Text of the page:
“[As] outgoing senators, you’re not as invested in elections as the senators who just ran are, so you’re more likely to be more open-minded about this,” Mirza said.

Ultimately, the Senate voted 15-2-1 to pass the Elections Code bill, with amendments striking out both the change in party budgets and the stipulation that Elections Code must be passed by week 7 of spring quarter. The goal of eliminating this deadline is to give the Senate more time to consider the possibility of implementing STV as a new voting method.

As Student Lobby Treasurer, Mirza also protested the change to Student Lobby legal code on the table that evening. He specifically objected to the appointment process outlined for Student Lobby officers, in which co-directors for the group are recommended by the External Vice Presidents of Statewide and Local Affairs (EVPSA and EVPLA) and confirmed by the AS President and the Senate.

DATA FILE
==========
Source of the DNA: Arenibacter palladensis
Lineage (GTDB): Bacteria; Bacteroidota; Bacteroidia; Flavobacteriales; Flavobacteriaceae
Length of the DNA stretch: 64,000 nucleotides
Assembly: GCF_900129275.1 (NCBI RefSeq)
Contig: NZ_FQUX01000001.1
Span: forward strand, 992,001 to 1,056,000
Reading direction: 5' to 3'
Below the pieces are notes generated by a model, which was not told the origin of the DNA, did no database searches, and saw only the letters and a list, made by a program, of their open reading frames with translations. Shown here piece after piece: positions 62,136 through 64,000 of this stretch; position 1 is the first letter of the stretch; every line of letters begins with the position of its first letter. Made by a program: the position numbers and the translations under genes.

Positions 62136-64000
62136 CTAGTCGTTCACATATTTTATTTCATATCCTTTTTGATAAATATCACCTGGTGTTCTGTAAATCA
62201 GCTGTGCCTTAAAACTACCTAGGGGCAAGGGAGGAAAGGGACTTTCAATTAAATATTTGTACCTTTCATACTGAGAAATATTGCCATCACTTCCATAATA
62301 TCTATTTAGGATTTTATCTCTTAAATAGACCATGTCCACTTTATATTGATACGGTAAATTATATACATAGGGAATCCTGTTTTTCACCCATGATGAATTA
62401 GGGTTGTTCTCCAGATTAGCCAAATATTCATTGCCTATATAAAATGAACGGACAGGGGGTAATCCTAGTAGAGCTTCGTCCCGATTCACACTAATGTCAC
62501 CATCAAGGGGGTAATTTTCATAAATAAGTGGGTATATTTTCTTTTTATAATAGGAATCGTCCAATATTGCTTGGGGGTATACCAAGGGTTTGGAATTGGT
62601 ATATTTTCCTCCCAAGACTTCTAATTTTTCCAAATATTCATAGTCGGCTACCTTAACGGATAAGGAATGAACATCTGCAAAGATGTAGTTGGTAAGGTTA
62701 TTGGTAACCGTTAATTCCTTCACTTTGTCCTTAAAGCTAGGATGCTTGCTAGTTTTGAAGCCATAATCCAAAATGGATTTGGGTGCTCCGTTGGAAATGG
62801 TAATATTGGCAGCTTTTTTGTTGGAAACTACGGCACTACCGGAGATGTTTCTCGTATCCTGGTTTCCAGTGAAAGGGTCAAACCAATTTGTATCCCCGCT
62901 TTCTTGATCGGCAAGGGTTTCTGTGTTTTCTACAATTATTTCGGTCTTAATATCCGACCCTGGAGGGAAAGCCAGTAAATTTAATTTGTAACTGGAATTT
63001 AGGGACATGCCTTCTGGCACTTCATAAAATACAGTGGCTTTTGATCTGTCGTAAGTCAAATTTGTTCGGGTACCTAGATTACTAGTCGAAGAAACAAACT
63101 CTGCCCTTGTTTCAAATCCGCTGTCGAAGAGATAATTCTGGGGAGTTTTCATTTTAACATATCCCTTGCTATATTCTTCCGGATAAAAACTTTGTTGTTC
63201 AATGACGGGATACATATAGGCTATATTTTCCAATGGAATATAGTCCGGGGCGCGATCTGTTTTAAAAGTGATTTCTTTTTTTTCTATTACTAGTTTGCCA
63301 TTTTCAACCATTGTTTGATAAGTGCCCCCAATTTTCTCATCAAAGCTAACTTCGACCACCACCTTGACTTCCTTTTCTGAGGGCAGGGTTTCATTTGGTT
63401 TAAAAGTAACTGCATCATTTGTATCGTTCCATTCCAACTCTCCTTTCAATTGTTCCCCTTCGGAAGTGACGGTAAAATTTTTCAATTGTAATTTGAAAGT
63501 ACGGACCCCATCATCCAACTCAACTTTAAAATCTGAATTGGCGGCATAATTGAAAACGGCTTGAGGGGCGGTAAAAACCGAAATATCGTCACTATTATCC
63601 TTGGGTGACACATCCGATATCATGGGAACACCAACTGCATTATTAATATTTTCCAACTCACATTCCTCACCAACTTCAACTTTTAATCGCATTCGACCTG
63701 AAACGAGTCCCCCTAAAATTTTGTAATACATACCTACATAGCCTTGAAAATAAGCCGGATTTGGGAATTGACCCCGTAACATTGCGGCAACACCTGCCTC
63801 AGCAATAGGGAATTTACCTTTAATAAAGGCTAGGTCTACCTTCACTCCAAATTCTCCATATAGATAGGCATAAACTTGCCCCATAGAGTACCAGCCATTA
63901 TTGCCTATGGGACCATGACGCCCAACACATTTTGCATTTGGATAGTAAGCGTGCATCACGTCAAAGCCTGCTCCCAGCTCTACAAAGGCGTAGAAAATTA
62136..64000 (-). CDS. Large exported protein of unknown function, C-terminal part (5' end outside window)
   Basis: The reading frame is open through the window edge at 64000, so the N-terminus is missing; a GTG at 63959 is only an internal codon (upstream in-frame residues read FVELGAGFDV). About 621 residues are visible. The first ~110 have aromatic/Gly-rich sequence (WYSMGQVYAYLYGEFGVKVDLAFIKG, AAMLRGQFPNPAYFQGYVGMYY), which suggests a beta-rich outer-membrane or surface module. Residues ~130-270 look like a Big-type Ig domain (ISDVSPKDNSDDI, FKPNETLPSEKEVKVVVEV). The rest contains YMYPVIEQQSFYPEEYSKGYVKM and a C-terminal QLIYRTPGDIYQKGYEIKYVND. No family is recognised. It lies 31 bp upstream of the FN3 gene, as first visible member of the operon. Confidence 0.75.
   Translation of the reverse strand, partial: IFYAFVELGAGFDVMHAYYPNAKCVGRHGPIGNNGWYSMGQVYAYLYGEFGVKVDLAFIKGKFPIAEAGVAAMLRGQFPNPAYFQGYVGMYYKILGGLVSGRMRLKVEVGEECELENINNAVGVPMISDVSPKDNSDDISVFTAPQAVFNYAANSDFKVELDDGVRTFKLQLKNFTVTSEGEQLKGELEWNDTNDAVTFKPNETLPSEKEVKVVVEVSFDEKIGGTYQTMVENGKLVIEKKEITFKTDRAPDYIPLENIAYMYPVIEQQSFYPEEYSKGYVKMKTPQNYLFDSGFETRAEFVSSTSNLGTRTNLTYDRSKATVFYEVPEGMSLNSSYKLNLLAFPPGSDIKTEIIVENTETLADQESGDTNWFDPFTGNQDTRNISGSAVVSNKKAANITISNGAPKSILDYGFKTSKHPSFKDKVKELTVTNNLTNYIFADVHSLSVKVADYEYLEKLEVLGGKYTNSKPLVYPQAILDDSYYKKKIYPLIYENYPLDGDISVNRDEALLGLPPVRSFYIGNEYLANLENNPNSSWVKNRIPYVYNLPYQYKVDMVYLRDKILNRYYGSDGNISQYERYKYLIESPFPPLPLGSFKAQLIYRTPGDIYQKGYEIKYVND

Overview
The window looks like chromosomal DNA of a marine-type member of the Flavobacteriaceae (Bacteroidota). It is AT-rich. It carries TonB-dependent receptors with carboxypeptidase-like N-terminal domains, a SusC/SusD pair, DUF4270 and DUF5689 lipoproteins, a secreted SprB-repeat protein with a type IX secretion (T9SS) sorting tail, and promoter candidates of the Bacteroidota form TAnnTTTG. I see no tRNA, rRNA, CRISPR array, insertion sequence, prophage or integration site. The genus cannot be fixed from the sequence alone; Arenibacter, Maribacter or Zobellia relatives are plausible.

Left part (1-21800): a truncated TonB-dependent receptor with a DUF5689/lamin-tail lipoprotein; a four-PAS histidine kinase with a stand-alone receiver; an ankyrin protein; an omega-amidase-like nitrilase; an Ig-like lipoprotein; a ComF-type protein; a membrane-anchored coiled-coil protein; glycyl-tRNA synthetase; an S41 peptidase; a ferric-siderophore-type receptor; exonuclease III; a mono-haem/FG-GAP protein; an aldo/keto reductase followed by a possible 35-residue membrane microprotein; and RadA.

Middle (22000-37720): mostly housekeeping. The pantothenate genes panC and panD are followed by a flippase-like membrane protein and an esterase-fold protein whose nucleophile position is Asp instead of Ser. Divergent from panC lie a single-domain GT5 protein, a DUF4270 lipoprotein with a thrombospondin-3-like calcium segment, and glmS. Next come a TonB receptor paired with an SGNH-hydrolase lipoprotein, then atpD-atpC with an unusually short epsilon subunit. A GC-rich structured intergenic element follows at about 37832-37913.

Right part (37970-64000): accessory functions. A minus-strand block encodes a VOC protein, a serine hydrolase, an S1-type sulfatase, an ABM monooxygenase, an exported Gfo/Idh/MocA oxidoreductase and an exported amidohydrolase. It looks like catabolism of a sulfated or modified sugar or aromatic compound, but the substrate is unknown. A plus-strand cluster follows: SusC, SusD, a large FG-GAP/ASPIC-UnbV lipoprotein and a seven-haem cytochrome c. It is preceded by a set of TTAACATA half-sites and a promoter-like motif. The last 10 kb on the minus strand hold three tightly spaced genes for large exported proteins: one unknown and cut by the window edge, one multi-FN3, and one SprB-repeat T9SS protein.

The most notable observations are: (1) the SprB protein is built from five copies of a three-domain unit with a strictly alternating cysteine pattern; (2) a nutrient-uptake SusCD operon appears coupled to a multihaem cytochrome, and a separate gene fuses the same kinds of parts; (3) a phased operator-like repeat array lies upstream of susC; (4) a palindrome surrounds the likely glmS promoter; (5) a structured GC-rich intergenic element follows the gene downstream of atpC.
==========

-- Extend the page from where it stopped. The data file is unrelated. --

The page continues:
“There’s two senators here at least who are [involved in] student lobbying, and they’re not supportive of this change either, so it would be very problematic if AS as whole changed something against Student Lobby’s own will,” he said.

Theus, one of the bill’s authors, felt the changes would encourage more lobbying efforts within the group. He also claimed that though a meeting had been scheduled between Student Lobby, AS President Jonathan Abboud, and EVPSA Alex Choate, members of the group failed to attend.

“This bill is essentially trying to direct Student Lobby to be more… lobby-based,” Theus said. “Student Lobby only lobbied once this year, and that was at [Student Lobby Conference], so they’re trying to expand Student Lobby to do more lobbying.”